Works of the Late Doctor Benjamin Franklin: Consisting of His Life Written by Himself: Together with Essays, Humorous, Moral & Literary... In Two Volumes. London: G.G.J. and J. Robinson, 1793.
(second of two English translations from the 1791 French)

Earliest American editions:

The Life of Dr. Benjamin Franklin, Written by Himself. Philadelphia: Benjamin Johnson, 1794.

The Life of Dr. Benjamin Franklin, Written by Himself. New-York: T. and J. Swords, 1794.

Works of the Late Doctor Benjamin Franklin: Consisting of His Life Written by Himself: Together with Essays, Humorous, Moral & Literary... In Two Volumes. New York: Printed by Tiebout & Obrian for H. Gain, V. Nutter, R. McGill, T. Allen, I. Read, E. Duyckinck & Co., and Edward Mitchell, [1794].

Works of the Late Doctor Benjamin Franklin: Consisting of His Life Written by Himself: Together with Essays, Humorous, Moral & Literary... In Two Volumes. New York: Samuel Campbell, 1794.

The Life of Dr. Benjamin Franklin, Written by Himself. Danbury, CT: N. Douglas, 1795.

Vie de Benjamin Franklin, Écrite par Lui-même. Paris: Chez F. Buisson, an VI de la République [1798].
(multiply translated; first edition to include Part Two)

Memoirs of the Life and Writings of Benjamin Franklin...Now First Published from the Original Mss. London: Printed for Henry Colburn, 1818.
(authorized edition prepared by Franklin's grandson, William Temple Franklin; includes Parts One, Two, and Three, plus additional biographical content)

The Works of Dr. Benjamin Franklin, In Philosophy, Politics, and Morals... With Memoirs and Anecdotes of his Life. 6 vols. Philadelphia: William Duane, 1808-18.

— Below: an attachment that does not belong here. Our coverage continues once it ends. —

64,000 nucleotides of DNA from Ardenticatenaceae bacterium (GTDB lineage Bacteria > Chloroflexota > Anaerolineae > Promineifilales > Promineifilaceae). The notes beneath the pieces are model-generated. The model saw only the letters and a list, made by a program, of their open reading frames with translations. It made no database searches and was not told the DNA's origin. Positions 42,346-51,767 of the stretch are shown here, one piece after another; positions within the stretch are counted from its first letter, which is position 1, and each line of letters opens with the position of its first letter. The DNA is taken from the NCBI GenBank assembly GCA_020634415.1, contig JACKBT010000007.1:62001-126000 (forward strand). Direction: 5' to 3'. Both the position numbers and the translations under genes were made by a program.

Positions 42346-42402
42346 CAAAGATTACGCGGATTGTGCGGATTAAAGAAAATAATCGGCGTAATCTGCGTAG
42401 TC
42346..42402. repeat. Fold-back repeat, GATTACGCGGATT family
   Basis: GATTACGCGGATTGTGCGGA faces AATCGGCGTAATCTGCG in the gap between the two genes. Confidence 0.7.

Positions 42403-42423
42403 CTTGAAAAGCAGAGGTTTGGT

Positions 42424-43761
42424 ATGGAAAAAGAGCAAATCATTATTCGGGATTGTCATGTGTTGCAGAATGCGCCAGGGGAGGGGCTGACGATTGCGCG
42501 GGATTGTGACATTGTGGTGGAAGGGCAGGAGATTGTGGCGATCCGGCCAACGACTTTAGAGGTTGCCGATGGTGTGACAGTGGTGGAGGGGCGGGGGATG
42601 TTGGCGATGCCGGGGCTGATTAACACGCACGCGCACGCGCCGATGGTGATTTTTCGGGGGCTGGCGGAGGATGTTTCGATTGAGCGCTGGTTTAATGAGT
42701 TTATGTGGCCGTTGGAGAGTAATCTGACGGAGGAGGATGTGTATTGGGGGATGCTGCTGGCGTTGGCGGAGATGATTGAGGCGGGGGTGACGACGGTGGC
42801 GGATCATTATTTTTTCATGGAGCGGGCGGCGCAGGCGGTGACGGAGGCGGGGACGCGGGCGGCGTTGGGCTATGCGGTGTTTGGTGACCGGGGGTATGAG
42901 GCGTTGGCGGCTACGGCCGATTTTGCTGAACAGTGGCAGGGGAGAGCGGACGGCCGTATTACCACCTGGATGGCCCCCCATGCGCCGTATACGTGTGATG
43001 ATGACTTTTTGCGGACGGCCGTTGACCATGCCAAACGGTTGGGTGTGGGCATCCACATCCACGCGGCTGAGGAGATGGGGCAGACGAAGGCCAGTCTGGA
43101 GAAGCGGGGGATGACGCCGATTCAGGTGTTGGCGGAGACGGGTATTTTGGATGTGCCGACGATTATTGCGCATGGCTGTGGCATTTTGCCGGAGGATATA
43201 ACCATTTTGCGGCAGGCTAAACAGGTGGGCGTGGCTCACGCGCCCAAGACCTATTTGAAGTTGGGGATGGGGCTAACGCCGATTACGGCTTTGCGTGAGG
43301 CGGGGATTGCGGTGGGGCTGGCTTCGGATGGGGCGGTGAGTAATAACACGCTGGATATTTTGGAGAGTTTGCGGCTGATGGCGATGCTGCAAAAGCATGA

(released over a ten-year period; first American publication to include the William Temple Franklin Memoirs)

Mémoires sur la Vie et les Écrits de Benjamin Franklin. Paris: Treuttel et Würtz; Strasbourg: Maison de Commerce; London: H. Colburne, 1818.
(French translation of the William Temple Franklin edition)

Mémoires sur la Vie de Benjamin Franklin, Écrits par Lui-Même. Paris: Jules Renouard, 1828.
(corrected French translation of William Temple Franklin edition; first edition to include Part Four)

Autobiography of Benjamin Franklin, Edited from His Manuscript, with Notes and an Introduction by John Bigelow. Philadelphia: J.B. Lippincott & Co.; London: Trübner & Co., 1868.
(first complete printing from Franklin's original manuscript in English)

Primary Holdings: Other Institutions

Franklin's final, holographic manuscript for the Autobiography is held by The Huntington Library, Art Collections, and Botanical Gardens in San Marino, California. See "The Art of Virtue: Benjamin Franklin's Autobiography" (via Internet Archive) to learn about an exhibit held at the Huntington in 2005-06. View a page image in Franklin's own handwriting, and a second page image scanned in color.

The Library Company of Philadelphia, founded by Franklin in 1731, holds extensive collections of early American printed materials, including published works by and about Franklin. Versions of the Autobiography can be found in their online catalog.

The American Philosophical Society was founded by Franklin in 1743; its Library now holds as much as 75 percent of the surviving papers of Benjamin Franklin (see Finding Aid), as well as extensive collections of images and artifacts relating to Benjamin Franklin. Selected materials are digitized.